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Re: init files
- X-seq: zsh-users 1716
- From: "Bart Schaefer" <schaefer@xxxxxxxxxxxxxxxx>
- To: Sweth Chandramouli <sweth@xxxxxxxxxxxxxxxxxxxx>, ZSH Users <zsh-users@xxxxxxxxxxxxxxx>
- Subject: Re: init files
- Date: Sun, 9 Aug 1998 20:51:00 -0700
- In-reply-to: <19980809210204.33286@xxxxxxxxxxxxxxxxxxxx>
- References: <19980809150805.47993@xxxxxxxxxxxxxxxxxxxx> <980809150442.ZM21544@xxxxxxxxxxxxxxxxxxxxxxx> <19980809210204.33286@xxxxxxxxxxxxxxxxxxxx>
On Aug 9, 9:02pm, Sweth Chandramouli wrote:
} Subject: Re: Re: init files
} regardless, here is my revised list of tests for the sourcing of
} the various rc files. [...] do these look right, or
} am i missing anything else?
They're all more complicated than they need to be. The tests zsh does
are very simple:
 Is RCS unset?
 Is LOGIN set?
 Is INTERACTIVE set?
Everything else you include in your lists simply determines the state of
those three options.
} for one, does it make sense for the precedence of `unsetopt RCS' to be
} different from that of `setopt RCS' in test one? everywhere else, the
} inversions of options seem to have the same precedence as each other.
I don't quite understand what you mean by "precedence." Any setopt or
unsetopt that happens in /etc/zshenv can change the command line options,
except for -i/+i. The command line options can change the defaults or
the values determined by tests like isatty(0). That's all there is.
If you mean that the lists under each of your test numbers are supposed
to be in some sort of order, then you have the order wrong.
 DEFAULT--rc-enabled shell => RCS
`-f' flag present on shell invocation => NO_RCS
`+f' flag present on shell invocation => RCS
( `unsetopt RCS' called in /etc/zshenv => NO_RCS
`setopt RCS' called in /etc/zshenv => RCS )
 DEFAULT--non-login shell => NO_LOGIN
first character of argv is `-' => LOGIN
( `+l' flag present on shell invocation => NO_LOGIN
`-l' flag present on shell invocation => LOGIN )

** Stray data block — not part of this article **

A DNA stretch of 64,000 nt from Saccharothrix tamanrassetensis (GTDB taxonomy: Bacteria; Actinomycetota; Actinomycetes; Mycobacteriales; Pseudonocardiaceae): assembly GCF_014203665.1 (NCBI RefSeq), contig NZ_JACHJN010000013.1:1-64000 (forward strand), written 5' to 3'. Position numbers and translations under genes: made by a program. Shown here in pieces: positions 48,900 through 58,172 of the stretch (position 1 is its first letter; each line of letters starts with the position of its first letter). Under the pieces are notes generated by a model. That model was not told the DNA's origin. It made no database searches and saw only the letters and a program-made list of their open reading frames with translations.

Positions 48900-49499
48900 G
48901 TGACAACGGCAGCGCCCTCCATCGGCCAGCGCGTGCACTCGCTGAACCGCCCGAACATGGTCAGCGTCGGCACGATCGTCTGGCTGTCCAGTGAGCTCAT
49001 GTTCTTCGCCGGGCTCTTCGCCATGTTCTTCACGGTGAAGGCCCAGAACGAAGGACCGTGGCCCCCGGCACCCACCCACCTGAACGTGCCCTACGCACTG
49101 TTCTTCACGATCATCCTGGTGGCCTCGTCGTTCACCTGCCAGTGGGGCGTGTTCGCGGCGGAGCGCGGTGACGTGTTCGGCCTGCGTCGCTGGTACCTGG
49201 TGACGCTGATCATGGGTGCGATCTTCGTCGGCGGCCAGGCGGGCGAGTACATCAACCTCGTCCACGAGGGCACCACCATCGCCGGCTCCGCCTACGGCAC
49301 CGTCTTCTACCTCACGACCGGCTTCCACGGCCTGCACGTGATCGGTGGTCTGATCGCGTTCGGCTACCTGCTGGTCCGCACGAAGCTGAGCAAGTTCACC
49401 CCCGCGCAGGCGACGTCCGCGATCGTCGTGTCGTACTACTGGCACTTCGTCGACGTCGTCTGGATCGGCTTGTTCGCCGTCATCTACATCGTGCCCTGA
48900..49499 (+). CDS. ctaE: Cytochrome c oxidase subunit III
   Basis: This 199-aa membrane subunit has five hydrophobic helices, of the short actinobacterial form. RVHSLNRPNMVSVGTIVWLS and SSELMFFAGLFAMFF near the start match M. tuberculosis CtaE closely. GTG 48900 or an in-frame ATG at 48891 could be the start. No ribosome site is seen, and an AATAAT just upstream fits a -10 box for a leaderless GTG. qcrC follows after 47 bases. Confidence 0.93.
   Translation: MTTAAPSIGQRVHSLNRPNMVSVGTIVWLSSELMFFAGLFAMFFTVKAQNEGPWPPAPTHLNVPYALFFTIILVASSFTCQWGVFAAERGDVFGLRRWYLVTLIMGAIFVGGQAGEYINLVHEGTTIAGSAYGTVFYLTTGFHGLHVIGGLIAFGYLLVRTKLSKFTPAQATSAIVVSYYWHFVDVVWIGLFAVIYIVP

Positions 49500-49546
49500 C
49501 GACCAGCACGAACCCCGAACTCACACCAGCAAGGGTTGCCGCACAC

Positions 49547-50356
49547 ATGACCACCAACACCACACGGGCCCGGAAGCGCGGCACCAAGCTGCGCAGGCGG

( `unsetopt LOGIN' called before test => NO_LOGIN
`setopt LOGIN' called before test => LOGIN )
 DEFAULT--non-interactive shell => NO_INTERACTIVE
stdin is a tty (isatty(0) is true) => INTERACTIVE
script name present on shell invocation => NO_INTERACTIVE
`-s' flag present on shell invocation => INTERACTIVE
*and* stdin is a tty
`-c' flag present on shell invocation => NO_INTERACTIVE
( `-i' flag present on shell invocation => INTERACTIVE
`+i' flag present on shell invocation => NO_INTERACTIVE )
Note that there are two "oddities" here: First, +f always wins over -f
when both appear, no matter in what order; for all the other flags,
whichever one comes last wins. I don't know why this is. Second, +s
cannot unset SHINSTDIN when there is no other possible source of input,
which is why I listed "script name present" instead of +s.
} secondly, is there any way to ensure that an action will be taken for all
} users upon logout?
Not really; you summed up the situation accurately.
} finally, what is the purpose of the `+i' flag?
} `zsh +i' doesn't spawn a non-interactive shell (which would, i would
} imagine, immediately exit without some source of input), but instead
} spawns a shell where the only option set is SHIN_STDIN, but which is
} still interactive (and which ignores PROMPT, it seems).
You're confusing "interactive" with "reads from the tty." A shell that
doesn't prompt is not "interactive." It's reading commands from stdin,
and stdin happens to be a tty, but the shell doesn't care. You'll note
that it doesn't do other interactive things either, e.g., it ignores the
CORRECT option, it won't let you setopt ZLE, and if you type ctrl-Z you
suspend the whole shell.
As for what the purpose is, well, I can come up with only rather far-
fetched examples of cases when you might use it, but it's there just in
Bart Schaefer Brass Lantern Enterprises
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